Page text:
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Waiting Wisely (Matthew 25.1-3)

The Last Sunday in the Church Year

“Waiting Wisely”
Rev. Philip G. Meyer, Pastor Emeritus

Matthew 25.1-13
24 November 2019



About the day of Christ’s return in glory Jesus said:
“But concerning that day and hour no one knows, not even the angels of heaven, nor the Son, but the Father only. (Mt 24:36).
42 Therefore, stay awake, for you do not know on what day your Lord is coming. (Mt 24:42).
44 Therefore you also must be ready, for the Son of Man is coming at an hour you do not expect. (Mt 24:44).
Jesus spoke these three words immediately before telling this Parable of the Ten Virgins.

The unbelieving world looks with terror at the prospect of the destruction of the created order but Christians have a different outlook, one which the wedding parables of Jesus emphasize. Jesus pictures the Kingdom of Heaven as the wedding feast of the King’s Son, our Lord Jesus Christ. For us the end of this created order is not to be feared but is to be anticipated with great joy. Our Hymn of the Day, Wake, Awake, for Night Is Flying, speaks of the grand celebration:
The Bridegroom comes, awake!
Your lamps with gladness take!
With bridal care Yourselves prepare
To meet the Bridegroom who is near.[LSB 516.1]

A few weeks ago we heard the Parable of the Wedding Feast and the call which went out, “the feast is ready, come to the feast!” But here is waiting. Here is delay, and that is the issue in this parable. We’re not used to that. A couple announces a wedding date and sends out invitations with date and time. Simeon and Emily will be married here in this sanctuary on January 4 at 11:30 in the morning. We put it on our calendars. But not so the wedding feast of the King’s Son and his Bride, the Church. It will happen but we do not know when the final cry will go out, but we need to be ready at any time.

The wedding parable reflects millennia-old customs which have come down to the present day. One man wrote about what he saw in Palestine in the earlier part of the 20th century.
When we were approaching the gates of a Galilean town, I caught a sight of ten maidens gaily clad and playing some kind of musical instrument, as they danced along the road in front of our car; when I asked what they were doing, the dragoman [ed. a guide] told me that they were going to keep the bride company till her bridegroom arrived. I asked him if there was any chance of seeing the wedding, but he shook his head, saying in effect: ‘It might be tonight, or tomorrow night, or in a fortnight’s time; nobody ever knows for certain.’ Then he went on to explain that one of the great things to do, if you could, at a middle-class wedding in Palestine, was to catch the bridal party napping. So the bridegroom comes unexpectedly, and sometimes in the middle of the night; it is true that he is required by public opinion to send a man along the street to shout: ‘Behold! the bridegroom is coming!’ but that may happen at any time; so the bridal party have to be ready to go out into the street at any time to meet him, whenever he chooses to come . . . Other important points are that no one is allowed on the streets after dark without a lighted lamp, and also that, when the bridegroom has once arrived, and the door has been shut, late-comers to the ceremony are not admitted.” [Barclay, p. 353]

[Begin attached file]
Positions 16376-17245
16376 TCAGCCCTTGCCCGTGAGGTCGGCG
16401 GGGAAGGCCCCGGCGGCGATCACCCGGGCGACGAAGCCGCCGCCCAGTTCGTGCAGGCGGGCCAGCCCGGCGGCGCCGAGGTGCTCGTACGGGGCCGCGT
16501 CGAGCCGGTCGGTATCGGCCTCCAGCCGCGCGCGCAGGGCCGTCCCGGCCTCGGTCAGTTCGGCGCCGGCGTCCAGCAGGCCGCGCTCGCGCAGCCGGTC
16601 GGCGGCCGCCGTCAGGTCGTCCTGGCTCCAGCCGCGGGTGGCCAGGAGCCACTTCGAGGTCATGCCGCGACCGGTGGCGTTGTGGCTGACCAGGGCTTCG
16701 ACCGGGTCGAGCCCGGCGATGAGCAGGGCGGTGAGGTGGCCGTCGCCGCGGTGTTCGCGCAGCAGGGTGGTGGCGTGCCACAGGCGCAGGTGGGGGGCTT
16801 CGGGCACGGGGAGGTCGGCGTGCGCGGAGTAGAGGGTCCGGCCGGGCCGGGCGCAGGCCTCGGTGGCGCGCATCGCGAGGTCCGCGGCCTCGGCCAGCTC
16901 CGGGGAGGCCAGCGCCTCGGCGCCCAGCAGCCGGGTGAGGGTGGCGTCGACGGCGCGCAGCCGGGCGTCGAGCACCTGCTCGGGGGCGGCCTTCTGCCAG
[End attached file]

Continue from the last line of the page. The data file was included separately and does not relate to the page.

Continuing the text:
Being ready for the great celebration is key. Jesus describes two kinds of waiters, wise and unwise. Wisdom is preparedness while foolishness is not. The wise servant described in the words immediately before our parable is the one who is prepared for his master’s return when he does not expect him. I remember a story my field work supervisor told in a sermon on that text. A visitor was being shown around an exquisite estate at Lake Como in northern Italy. Think the 2006 James Bond movie Casino Royale, filmed in part at Lake Como. The visitor was very impressed by the beauty of the grounds and he said to the groundskeeper, “This is all so perfect. You keep them up as though you expect your owner to return tomorrow.” The groundskeeper replied, “Not tomorrow, but today!” That’s what Jesus means about being wise, prepared.

All ten virgins had lamps and all slept, so it is not the sleeping on which the parable turns. The big question of this parable is: How does one prepare? That leads to the next question: What is the oil for the lamps? Is it faith? Is it good works? Is it faith and good works? Is the trimmed lamp equivalent to the wedding garment in the previous parable?

Since none of us lives by oil lamps we might not grasp the process of trimming the lamps, although our Altar Guild has been trained in trimming the altar candles which are fed by oil. When wicks are trimmed, the burnt ends are cut so that they relight easily. The clean wick is pulled up a certain distance so they burn evenly. There have been a few occasions where candles have gone out. Alas, someone forgot to refill them with oil! The candles sputtered momentarily and then poof!, they went out. All ten virgins trimmed and relit their lamps but the lamps of the five foolish ones went out just like those altar candles.